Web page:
> the gauges on the fly isn't a simple job. Most of them are just run
> until they get too hot or burn out completely.
>
> The cooling systems on our cars is able to handle just about anything,
> as long as it is properly maintained and in good condition. I am okay
> watching functional gauges for readings that are out of the ordinary.
> The temperature and oil pre ssure gauges on most of my '60 through '63
> Imperials read low, possibly due to what was explained previously. I
> checked the actual temperature and oil pressure by having the cars
> tested at the shop under normal operating conditions.
>
> If I see the temperature gauge move high, or in the case of oil
> pressure, low I shut it down and check for a problem. This occurred on
> my '62 once after exiting a freeway. The temperature gauge suddenly
> began to climb. Pulling over and checking things, I found a broken
> belt. The car did not reach boiling, and I was able to change the belt
> and resume my trip without trouble or having damaged the engine.
>
> I think that the key here is to get to know your car, and then watch
> and listen for change. That is usually the first sign of trouble. J.C.
> Auto can rebuild and recalibrate the gauges on these cars if you want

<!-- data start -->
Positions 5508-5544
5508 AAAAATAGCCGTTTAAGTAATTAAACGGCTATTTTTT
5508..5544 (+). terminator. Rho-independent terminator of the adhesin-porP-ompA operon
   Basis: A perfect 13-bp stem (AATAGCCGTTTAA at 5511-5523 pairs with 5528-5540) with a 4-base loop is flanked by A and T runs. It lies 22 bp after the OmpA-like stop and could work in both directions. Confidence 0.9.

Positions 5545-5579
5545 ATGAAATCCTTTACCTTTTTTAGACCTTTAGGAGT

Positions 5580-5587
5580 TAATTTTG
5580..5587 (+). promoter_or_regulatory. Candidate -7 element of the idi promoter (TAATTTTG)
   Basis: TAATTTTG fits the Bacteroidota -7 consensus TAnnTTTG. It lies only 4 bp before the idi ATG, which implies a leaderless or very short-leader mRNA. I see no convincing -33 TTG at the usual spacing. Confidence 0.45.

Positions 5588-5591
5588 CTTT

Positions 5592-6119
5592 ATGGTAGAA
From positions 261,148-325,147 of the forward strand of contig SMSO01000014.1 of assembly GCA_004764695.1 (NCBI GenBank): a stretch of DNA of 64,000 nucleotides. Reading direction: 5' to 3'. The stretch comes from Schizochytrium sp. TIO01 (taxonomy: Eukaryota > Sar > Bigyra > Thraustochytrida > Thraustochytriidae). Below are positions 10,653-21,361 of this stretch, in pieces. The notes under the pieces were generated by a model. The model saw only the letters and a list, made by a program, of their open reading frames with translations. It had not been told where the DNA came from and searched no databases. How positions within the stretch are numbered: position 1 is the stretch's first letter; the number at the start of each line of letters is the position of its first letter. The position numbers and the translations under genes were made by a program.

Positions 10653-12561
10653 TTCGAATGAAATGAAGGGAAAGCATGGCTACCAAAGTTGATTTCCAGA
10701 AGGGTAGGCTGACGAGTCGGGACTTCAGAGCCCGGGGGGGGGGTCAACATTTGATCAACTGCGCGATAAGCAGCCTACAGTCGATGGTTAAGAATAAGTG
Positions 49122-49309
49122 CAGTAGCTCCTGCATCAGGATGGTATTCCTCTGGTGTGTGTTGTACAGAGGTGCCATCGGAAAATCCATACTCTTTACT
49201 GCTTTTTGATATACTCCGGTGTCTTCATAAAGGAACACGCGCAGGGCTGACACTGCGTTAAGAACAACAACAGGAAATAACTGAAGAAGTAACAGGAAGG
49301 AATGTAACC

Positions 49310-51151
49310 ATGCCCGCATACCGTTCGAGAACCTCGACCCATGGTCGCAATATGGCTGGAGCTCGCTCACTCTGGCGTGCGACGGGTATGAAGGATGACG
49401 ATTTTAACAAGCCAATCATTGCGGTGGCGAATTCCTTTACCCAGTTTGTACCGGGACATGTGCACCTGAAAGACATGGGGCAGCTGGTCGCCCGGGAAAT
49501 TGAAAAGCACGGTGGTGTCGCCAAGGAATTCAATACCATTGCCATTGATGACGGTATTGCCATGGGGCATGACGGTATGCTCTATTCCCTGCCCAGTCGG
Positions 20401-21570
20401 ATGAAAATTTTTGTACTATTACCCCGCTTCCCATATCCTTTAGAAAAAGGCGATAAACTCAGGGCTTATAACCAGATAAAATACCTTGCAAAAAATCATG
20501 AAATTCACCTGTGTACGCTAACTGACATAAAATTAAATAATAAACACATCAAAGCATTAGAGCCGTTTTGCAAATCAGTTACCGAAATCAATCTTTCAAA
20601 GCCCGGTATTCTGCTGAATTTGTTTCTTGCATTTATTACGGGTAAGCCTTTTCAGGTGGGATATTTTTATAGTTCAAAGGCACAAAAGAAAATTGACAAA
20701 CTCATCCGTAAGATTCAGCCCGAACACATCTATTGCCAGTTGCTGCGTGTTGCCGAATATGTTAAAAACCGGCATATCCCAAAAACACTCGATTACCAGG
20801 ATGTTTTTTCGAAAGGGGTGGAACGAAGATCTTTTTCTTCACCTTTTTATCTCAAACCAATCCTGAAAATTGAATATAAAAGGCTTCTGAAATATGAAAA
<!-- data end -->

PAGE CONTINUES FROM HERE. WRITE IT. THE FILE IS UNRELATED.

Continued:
> them to read properly. Their contact information is on the OIC we site.
> They do an excellent job.
>
> Paul W.
>
>
> -----Original Message-----
> From: sjak brak
> To: mailing-list@xxxxxxxxxxxxxxxx
> Sent: Tue, 23 Oct 2007 2:17 am
> Subject: IML: 1960 temperature gauge, was: 1960 Imperial brake bleeding
>
>
>
> In my experience from the speedshop, the original Mopar gauges can
> often get very inaccurate over the years. This can have various causes.
>
> Â
>
> The only way to correctly check the temperature is to install a
> calibrated gauge and sending unit. This will not affect the originality
> of the car, since you can remove it after comparing the readings from
> the calibrated unit with the one on your dash.
>
>
> Â
>
> On 10/23/07, Rob van der Es wrote:
>
>
> Thanks for sharing this Richard!,